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Sophomore Slump - Rookies Who Will Underperform in 2019


The NFL had a number of rookies that performed well last year. New York Giants running back Saquon Barkley totaled over 2,000 yards from scrimmage. Multiple wide receivers become fixtures in their team's offenses. There were even some rookie tight ends that were able to make some noise for their respective teams. However, it's unlikely that they're all able to repeat those performances and those are the guys we're looking at today.

Barkley won't be on this list. His ability to make big plays happen combined with playing in an offense that will rely on him heavily just make it too unlikely that he struggles. He may not put up 2,000 scrimmage yards again, but he'll still have plenty of work. Even if he won't, there will be more than one guy that does. So, if you're relying on these guys to be heavy contributors this year, you would be wise to look in another direction for help.

Today, we're looking at just three players that fall into the sophomores that will be hitting the walls, but there will likely be more than just these few. You never know who can be trusted with just one year of production under their belt.

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Phillip Lindsay (RB, DEN)

Phillip Lindsay is an amazing story and he's a solid player. However, it's just far too unlikely that he's able to repeat his production levels from last season. He finished the year with 1,037 rushing yards with an impressive 5.4 yards per carry. Lindsay also finished the year with 10 total touchdowns. He was extremely efficient, and it's just unrealistic to expect him to repeat those numbers.

One thing that won't be helping his cause is that there will be four guys in new spots on the offensive line when the season starts. Three players are becoming starters, including rookie guard Dalton Risner, and guard Ronald Leary is switching sides. It takes time for offensive line groups to mesh together, and that will make life more difficult for Lindsay. This group could come together quickly, but there is more evidence against that than four it.

Additionally, Lindsay will have to contend with fellow second-year running back Royce Freeman for touches. Freeman received 130 carries compared to the 192 for Lindsay. Those numbers should be much closer this year, and this offense doesn't figure to be good enough to support two RB2 caliber players. Unless Lindsay is able to overcome all of that, being drafted in the third and fourth round like he is now will likely turn out to be a reach.

 

Gus Edwards (RB, BAL)

Similar to Lindsay, Edwards was an extremely efficient runner last season as he averaged 5.2 yards per carry. He played in 11 games, and he started just six of them. However, he made the most of his 137 carries with 718 yards on the year. He and quarterback Lamar Jackson showed off some good chemistry in the option offense that they were running last year once Jackson took over, but it's unlikely he'll put up numbers even close to that next season.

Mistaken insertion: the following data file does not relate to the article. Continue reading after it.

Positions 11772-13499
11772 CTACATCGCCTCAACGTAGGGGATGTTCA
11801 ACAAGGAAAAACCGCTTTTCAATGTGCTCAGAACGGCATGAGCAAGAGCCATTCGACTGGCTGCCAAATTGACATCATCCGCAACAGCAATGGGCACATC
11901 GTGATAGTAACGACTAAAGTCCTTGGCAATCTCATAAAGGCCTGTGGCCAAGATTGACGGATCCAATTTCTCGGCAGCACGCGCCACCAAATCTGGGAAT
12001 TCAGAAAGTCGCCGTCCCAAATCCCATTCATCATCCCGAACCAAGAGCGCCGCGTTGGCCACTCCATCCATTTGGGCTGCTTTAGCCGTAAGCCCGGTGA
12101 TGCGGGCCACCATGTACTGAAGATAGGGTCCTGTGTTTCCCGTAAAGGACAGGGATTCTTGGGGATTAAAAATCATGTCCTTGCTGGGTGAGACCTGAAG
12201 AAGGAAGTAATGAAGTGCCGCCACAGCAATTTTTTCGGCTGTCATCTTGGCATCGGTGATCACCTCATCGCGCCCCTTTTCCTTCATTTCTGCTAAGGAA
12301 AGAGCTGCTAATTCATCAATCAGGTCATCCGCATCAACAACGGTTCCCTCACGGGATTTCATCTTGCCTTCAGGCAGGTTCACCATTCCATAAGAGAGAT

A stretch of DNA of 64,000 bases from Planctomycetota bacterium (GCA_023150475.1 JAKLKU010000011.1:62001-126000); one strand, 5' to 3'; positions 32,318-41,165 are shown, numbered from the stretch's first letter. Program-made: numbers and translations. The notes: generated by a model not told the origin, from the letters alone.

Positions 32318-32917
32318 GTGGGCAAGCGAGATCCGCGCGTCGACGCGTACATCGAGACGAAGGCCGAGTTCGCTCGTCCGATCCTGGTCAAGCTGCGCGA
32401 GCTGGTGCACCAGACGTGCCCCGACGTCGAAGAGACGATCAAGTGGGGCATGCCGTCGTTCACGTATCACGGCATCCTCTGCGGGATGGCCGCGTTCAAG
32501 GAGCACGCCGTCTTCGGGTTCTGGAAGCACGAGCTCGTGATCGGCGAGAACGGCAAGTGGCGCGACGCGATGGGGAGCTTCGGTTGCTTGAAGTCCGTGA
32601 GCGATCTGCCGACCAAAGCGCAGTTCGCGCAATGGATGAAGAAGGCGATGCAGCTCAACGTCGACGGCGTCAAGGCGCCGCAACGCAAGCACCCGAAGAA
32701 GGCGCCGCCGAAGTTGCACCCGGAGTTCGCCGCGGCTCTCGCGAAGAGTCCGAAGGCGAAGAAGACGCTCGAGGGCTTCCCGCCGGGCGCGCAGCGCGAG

One major reason is the Ravens added former New Orleans Saints' running back Mark Ingram who is a better runner and pass-catcher out of the backfield. He's also good in the red zone with 18 touchdowns over the last two seasons. In addition to Ingram, the Ravens drafted running back Justice Hill as a possible future at the position. The room is crowded, and Edwards doesn't do anything overly special to command those touches.

Edwards caught just two passes last season. Those numbers may go up if he gets more workload, but he's also not particularly adept in that area. He's not being drafted as a legitimate contributor for this upcoming season, and he shouldn't be. He's talented, but he was a late-season push guy that won't be doing anywhere near the amount of work that he did last season.

 

Calvin Ridley (WR, ATL)

Ridley had a great season last year with 64 catches for 821 yards. His role next year should only grow in an offense that sees him as the second major receiver threat behind All-Pro wide receiver Julio Jones. Yet, he's on a list of guys that should regress next year? Yes, he is. Ridley started the year strong, and he finished with a decent year. However, he finished slowly as the year went on.

In the first four weeks of the season, he had already accumulated 32.2 percent of the yards he would finish with, and he had six of the 10 touchdowns he would finish with. If you take away the first game of the season where he finished with no catches or yards, that means that a third of his production for the entire season came in just a three-game span. Is he going to be able to change that efficiency for next year, or will he still be largely reliant on scoring touchdowns?

For one, wide receiver Mohamed Sanu remains an active part of this offense. Sanu finished with two more targets than Ridley last season, and he's a consistent target for quarterback Matt Ryan. Tight end Austin Hooper's role has grown every season. Also, that Jones guy that was mentioned before, he's pretty good too. Ridley is a solid player. However, he's being drafted as the 22nd wide receiver on the board, and there are more consistent options available in the same range.

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